AC: It makes me feel good to speak out for us, because I'm the kind of person who's always looking for ways to help others. If I see someone is suffering or being abused in our industry, I say to them, "Look, this isn't the way it's supposed to be. You need to be strong and fight for your rights." I think that we as individuals have to be prepared to lead. Sometimes that means I give a fellow worker member a little push to get there, a little encouragement to be able to say, "Look, this is bad." I think that's a good thing for us as individuals, and even more so for our Hispanic community. I think that we're afraid to speak up for ourselves, not just because of the language barrier, but in general. We say to ourselves, "I'm not from this country, and with my immigration status, what are they going to say? What are they going to do to me? My children, my family ... they're going to separate us!" With all the things going on around us today, I think that as a Hispanic community it's valuable for us to take advantage of all the benefits that Matahari provides, like informing us about what's fair and what's right. We have to take advantage of every opportunity that the community has to offer—classes, talks, educational workshops—whatever it takes to be able to represent our community well.

Q: The domestic workforce is majority women workers who are often also women of color and immigrants. What additional issues does this introduce for these workers, and why is it particularly important that they have representation and a way to come together?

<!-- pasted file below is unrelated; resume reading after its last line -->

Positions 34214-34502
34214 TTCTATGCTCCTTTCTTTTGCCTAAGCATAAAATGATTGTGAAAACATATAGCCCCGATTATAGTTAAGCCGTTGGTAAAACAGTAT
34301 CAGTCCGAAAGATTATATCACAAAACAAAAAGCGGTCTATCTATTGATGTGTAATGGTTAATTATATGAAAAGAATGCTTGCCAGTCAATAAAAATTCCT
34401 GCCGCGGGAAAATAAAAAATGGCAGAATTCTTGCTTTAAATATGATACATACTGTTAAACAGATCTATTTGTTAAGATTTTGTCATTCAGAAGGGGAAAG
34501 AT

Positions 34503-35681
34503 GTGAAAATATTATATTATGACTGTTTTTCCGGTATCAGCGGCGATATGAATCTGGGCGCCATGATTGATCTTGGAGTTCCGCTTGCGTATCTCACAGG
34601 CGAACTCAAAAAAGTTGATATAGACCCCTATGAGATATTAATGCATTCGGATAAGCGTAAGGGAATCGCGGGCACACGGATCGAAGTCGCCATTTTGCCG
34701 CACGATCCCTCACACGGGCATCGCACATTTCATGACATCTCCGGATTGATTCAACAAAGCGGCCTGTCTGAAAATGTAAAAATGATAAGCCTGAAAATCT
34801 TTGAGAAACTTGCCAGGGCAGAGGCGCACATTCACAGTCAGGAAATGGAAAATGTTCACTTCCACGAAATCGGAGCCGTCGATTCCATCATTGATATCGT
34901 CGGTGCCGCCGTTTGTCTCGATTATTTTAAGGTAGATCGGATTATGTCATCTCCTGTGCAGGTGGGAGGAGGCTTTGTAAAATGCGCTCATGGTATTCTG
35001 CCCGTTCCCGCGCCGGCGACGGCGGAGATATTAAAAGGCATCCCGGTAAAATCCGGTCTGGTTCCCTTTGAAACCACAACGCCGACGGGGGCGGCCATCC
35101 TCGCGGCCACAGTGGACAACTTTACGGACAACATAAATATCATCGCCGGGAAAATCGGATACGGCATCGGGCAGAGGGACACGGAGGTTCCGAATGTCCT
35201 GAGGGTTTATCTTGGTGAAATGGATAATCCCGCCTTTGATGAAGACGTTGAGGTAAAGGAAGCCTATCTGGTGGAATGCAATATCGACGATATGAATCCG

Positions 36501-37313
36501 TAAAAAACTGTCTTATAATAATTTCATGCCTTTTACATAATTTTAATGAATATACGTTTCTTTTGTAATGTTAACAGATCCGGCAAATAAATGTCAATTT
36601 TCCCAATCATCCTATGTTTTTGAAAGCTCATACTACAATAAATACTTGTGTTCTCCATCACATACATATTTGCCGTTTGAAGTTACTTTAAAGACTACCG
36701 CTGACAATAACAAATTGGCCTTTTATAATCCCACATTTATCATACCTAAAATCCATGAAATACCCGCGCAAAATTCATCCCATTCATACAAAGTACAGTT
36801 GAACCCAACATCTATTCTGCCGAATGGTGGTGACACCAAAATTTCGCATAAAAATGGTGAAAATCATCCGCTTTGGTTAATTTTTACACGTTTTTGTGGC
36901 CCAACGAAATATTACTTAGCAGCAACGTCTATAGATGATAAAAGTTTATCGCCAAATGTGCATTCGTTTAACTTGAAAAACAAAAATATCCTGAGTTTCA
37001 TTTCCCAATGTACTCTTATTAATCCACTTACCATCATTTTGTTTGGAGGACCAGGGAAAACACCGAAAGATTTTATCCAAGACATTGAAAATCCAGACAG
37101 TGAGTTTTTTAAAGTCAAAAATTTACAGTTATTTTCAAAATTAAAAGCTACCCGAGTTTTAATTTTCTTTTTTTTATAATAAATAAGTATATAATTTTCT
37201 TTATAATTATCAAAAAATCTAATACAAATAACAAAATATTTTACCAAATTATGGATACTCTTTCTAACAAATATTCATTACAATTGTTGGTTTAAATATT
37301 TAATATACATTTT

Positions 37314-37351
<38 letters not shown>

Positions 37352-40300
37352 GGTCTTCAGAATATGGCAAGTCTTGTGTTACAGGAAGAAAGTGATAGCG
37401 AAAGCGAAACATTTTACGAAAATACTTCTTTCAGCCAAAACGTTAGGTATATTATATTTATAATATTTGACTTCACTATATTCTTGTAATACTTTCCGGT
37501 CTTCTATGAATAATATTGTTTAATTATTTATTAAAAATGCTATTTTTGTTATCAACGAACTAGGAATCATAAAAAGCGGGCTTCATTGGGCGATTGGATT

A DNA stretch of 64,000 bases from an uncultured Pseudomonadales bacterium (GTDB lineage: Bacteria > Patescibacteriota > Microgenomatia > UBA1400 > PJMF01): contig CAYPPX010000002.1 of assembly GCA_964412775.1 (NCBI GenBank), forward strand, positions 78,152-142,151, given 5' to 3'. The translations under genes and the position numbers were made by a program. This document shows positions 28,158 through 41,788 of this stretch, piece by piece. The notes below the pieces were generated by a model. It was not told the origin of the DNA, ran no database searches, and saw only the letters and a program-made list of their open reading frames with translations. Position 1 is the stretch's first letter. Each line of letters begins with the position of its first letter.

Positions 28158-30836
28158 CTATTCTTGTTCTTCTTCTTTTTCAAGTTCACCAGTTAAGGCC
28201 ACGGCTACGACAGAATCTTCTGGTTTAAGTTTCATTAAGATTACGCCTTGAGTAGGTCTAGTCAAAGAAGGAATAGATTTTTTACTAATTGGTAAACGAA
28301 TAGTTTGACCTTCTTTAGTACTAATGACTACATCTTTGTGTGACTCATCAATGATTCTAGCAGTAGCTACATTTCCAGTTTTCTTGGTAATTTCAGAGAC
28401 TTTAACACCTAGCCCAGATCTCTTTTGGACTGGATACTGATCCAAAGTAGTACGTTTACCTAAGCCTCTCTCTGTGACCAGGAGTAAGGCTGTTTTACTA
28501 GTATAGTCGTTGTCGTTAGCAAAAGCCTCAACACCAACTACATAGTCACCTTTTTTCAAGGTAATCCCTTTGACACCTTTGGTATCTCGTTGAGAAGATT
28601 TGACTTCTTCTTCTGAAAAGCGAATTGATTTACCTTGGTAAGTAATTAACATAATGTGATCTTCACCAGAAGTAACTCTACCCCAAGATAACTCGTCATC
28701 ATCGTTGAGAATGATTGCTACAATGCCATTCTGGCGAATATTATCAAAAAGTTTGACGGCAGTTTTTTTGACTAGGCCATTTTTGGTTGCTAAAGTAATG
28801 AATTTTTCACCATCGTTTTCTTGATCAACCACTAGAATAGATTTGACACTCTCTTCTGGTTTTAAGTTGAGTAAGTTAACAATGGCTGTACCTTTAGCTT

AC: Many domestic workers who are immigrants are afraid to demand that our rights be respected because employers might use that as a basis to say that they won't contract with you because you're not from this country, or because you speak Spanish and not English. I would say about half of domestic workers are afraid for these reasons, and others may be fearful of getting involved because they're not sufficiently educated on their rights. I think that's why workers sometimes can't speak for themselves. They don't have the understanding or maybe the confidence so that they can say, "Look, I studied so that I could help you raise your children. I have my certifications, I have experience." But I definitely think retaliation is a common fear, and not only in the domestic-worker industry but in other industries as well.